the government’s plan is not good enough. We need to do better. We need a plan so students can get back to school where they can learn and belong safely, and keeps students at school for the long haul so we aren’t all back in lockdown come Thanksgiving.
A press conference by parents and teachers this morning raised questions around the province’s back-to-school plan that, with just 10 days to go, are becoming increasingly urgent.
News release: The President of the Nova Scotia Teachers Union (NSTU) says all parents should be provided with a detailed health and safety audit of their children’s classrooms prior to school resuming on September 8th.
Workers are worried about going back to schools that don’t offer sufficient protection against the COVID-19 virus, union leaders told reporters at a press conference this morning.
NSTU President Paul Wozney says for the plan to reopen schools to succeed, parents, teachers and students must be confident that it’s safe. He says the government’s announcement today should be considered a start, but at this point there are still many concerns that need to be addressed.
Media release: “When a child is hungry; when they aren’t sure where home will be at the end of the day; when they don’t have adequate clothing; it’s very hard for them to focus on learning,” says Wozney. “The evidence is clear that on average, children living in poverty experience worse academic outcomes and are twice as likely to drop out of school. They also have a much higher chance of developing a mental health issue.”
News release: NSTU President Paul Wozney says the elimination of at least 20 Early Literacy Support (ELS) teaching positions will impact hundreds of students. He is again calling on Education Minister Zach Churchill to release the full list of schools across the province experiencing a reduction in ELS next year.
NSTU president Paul Wozney: “Nova Scotians are tired of the petty political battle that has overwhelmed our education system and demoralized teachers. It’s time to change the narrative and begin a constructive conversation about what needs to be done to make Nova Scotia Canada’s leader in delivering quality public education.”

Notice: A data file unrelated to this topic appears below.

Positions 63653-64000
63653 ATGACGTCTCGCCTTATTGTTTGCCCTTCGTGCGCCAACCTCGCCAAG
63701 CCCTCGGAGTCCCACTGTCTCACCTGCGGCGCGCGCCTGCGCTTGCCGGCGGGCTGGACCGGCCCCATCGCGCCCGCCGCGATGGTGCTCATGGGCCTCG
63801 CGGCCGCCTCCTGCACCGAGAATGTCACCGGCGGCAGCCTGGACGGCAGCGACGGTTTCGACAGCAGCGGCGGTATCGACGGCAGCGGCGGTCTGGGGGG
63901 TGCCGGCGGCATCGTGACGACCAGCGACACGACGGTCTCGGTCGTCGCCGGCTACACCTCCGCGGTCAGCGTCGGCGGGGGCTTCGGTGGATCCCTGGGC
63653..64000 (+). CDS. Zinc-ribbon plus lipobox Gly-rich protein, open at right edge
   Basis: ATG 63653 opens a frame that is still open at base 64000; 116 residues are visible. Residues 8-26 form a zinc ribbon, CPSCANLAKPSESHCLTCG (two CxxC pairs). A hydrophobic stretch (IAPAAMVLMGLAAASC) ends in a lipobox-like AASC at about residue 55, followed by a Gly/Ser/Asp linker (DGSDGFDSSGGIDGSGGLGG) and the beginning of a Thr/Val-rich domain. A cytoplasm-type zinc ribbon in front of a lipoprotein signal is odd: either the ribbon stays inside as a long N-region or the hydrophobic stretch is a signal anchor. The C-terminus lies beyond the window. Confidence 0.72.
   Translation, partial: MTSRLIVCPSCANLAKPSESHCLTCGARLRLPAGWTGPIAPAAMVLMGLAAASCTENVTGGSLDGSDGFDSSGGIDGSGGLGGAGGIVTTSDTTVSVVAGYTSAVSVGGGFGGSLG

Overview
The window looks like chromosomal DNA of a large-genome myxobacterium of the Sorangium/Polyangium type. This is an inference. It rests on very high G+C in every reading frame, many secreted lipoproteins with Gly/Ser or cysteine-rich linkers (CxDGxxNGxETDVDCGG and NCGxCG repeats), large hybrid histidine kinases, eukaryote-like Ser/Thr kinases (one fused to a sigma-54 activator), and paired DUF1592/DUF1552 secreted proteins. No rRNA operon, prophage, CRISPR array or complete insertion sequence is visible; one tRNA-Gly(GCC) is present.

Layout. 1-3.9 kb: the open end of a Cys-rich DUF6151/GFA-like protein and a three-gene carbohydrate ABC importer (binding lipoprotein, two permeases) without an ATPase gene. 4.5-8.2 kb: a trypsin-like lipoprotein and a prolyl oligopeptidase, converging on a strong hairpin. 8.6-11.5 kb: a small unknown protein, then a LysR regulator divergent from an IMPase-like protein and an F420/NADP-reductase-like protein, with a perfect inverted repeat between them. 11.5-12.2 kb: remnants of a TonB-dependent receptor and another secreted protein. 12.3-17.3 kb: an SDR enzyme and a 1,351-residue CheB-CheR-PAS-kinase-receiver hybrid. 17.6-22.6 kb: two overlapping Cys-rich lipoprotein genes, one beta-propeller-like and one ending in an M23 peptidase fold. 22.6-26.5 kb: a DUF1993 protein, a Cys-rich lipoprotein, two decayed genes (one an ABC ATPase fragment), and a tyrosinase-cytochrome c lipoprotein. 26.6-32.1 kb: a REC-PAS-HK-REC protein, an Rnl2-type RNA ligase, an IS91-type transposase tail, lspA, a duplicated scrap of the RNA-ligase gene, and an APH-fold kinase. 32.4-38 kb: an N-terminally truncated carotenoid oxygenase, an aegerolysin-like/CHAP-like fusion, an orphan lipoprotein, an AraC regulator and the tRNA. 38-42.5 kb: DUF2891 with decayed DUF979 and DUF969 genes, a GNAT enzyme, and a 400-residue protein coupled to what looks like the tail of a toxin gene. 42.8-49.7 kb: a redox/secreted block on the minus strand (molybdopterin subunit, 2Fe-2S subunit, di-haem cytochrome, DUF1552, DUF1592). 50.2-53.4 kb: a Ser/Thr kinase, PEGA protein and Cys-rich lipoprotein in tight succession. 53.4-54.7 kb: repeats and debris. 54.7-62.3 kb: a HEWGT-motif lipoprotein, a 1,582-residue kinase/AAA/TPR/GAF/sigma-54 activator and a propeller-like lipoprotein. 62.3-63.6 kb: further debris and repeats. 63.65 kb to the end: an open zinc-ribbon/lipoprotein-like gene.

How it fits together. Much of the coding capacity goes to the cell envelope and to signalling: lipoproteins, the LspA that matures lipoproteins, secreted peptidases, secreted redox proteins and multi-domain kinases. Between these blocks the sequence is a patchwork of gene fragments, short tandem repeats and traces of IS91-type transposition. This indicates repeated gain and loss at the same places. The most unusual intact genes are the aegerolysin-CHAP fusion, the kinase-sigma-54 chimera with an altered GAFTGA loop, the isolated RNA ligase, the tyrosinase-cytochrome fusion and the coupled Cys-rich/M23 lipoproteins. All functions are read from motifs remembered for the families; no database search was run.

Teachers Union president Paul Wozney is not impressed with the first meeting of the government-appointed Provincial Advisory Council on Education (PACE). Presented as somewhat of a a replacement for disbanded school boards, it turns out PACE’s ‘meetings will not be public, and based on the sparse minutes of its first meeting the government intends to limit any actual influence the group can have on its decision making process and sweeping power over public schools.
Nova Scotia Teachers Union president Paul Wozney writes on the intricacies of reporting on class size caps, and offers suggestions on improving transparency in terms of that important issue. “Now that elected school boards are gone, it’s imperative that parents are armed with the knowledge they need to advocate on behalf of their children. They must have the facts so they can hold the government directly accountable and ensure commitments that impact their children are met,” writes Wozney.